Dr. Nathan Krass, before a record congregation of 2,500, yesterday morning at Temple Emmanu-El, denied that the Jews were responsible for the crucifixion of Jesus. Dr. Krass argued:
“The greatest popular error in Christendom is the belief that the Jews were responsible for the crucifixion of Jesus and by a most illogical inference that the Jews are responsible for the crime of Calvary. Searching the records of the New Testament we are amazed to find that far from being condemned by the multitudes of Jews in Jerusalem at the Passover season, Jesus was acclaimed a great hero, palm branches were waved in his honor, and hosannahs
were chanted in appreciation of his personality.
“Jesus taught Jewish doctrines and celebrated the Jewish holidays and observed Jewish rites and ceremonies. He was in many things a conforming Jew and in some like other Jewish teachers unconventional in his interpretation of Jewish law and custom. His disciples were Jews, his friends and associates were Pharisees, those much maligned and little understood leaders of the Judaism of Jesus’s day. Therefore the Jews had no reason to crucify Jerus or to be particeps criminis in his death.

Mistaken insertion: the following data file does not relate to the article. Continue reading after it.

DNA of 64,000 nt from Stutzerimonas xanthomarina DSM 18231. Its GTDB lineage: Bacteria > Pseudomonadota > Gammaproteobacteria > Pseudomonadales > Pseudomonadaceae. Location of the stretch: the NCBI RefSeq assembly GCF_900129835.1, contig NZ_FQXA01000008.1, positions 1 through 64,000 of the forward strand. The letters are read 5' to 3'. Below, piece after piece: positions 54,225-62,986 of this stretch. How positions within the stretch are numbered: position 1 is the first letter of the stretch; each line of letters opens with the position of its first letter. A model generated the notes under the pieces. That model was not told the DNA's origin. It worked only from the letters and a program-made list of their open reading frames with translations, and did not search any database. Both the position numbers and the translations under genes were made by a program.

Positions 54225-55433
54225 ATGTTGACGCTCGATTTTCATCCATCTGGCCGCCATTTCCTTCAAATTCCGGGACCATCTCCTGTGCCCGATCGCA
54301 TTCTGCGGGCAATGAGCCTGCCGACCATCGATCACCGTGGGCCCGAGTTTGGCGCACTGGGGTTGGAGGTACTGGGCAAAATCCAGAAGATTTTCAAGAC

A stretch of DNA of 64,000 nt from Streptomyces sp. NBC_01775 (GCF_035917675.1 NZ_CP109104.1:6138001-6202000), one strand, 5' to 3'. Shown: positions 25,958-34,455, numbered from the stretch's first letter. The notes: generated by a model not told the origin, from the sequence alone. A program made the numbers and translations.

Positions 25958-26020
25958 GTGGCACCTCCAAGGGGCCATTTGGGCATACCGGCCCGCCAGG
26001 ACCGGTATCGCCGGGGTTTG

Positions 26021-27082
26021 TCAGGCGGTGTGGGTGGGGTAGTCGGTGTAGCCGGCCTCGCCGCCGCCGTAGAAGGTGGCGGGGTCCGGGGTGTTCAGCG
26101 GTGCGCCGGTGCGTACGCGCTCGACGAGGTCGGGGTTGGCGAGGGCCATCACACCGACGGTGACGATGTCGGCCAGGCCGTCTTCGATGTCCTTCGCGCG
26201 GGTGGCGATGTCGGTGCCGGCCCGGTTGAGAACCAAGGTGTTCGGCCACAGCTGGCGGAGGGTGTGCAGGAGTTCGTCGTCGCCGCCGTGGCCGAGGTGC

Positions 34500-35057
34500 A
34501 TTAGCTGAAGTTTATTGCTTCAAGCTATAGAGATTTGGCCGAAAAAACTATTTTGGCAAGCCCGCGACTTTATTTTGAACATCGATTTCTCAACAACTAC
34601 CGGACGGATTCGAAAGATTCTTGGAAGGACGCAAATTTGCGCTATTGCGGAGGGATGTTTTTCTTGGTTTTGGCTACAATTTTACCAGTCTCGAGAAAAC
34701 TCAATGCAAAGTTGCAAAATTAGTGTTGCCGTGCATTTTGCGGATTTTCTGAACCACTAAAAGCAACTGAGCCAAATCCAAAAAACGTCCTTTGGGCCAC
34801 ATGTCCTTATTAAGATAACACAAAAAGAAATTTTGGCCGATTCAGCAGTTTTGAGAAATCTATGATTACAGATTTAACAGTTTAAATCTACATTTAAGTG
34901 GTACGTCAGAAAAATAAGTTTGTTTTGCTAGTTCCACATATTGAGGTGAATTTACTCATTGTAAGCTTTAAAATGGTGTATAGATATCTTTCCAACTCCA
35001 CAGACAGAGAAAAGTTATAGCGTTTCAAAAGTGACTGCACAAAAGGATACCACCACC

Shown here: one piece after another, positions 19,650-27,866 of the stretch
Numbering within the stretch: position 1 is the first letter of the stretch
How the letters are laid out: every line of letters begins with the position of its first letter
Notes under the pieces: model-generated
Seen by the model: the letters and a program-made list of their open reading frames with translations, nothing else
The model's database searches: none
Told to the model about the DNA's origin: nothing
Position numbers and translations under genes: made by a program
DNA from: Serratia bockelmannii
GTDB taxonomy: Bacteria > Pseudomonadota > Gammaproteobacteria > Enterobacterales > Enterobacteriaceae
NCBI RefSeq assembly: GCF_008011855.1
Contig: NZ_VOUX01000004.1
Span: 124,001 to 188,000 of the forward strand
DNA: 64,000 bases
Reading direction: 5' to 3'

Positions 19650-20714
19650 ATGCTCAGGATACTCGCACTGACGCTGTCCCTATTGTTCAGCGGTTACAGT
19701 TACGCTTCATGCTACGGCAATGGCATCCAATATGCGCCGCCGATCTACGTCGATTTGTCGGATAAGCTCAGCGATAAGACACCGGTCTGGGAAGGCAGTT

“The records in the New Testament which were written about a century after the time of the crucifixion and the material for which was gathered from oral tradition have confusing accounts of the trial and death of the Nazarene. The Jews were deprived of autonomous rule by the Roman Government in the time of Jesus. The right to inflict capital punishment was taken away from the Sanhedrin, the Jewish tribunal of justice, forty years prior to the death of Jesus.
“Pilate in the gospel of John clearly says in the 19th chapter that he has absolute power over Jesus. ‘Knowest thou not that I have power to crucify thee and have power to release thee, are the exact words not modified by peradventures lest a howling Hebrew mob might prevent him. Is it right for the popular error to remain unchallenged in Christendom that the Jews were responsible for the death of the Christian Savior?”
The Archive of the Jewish Telegraphic Agency includes articles published from 1923 to 2008. Archive stories reflect the journalistic standards and practices of the time they were published.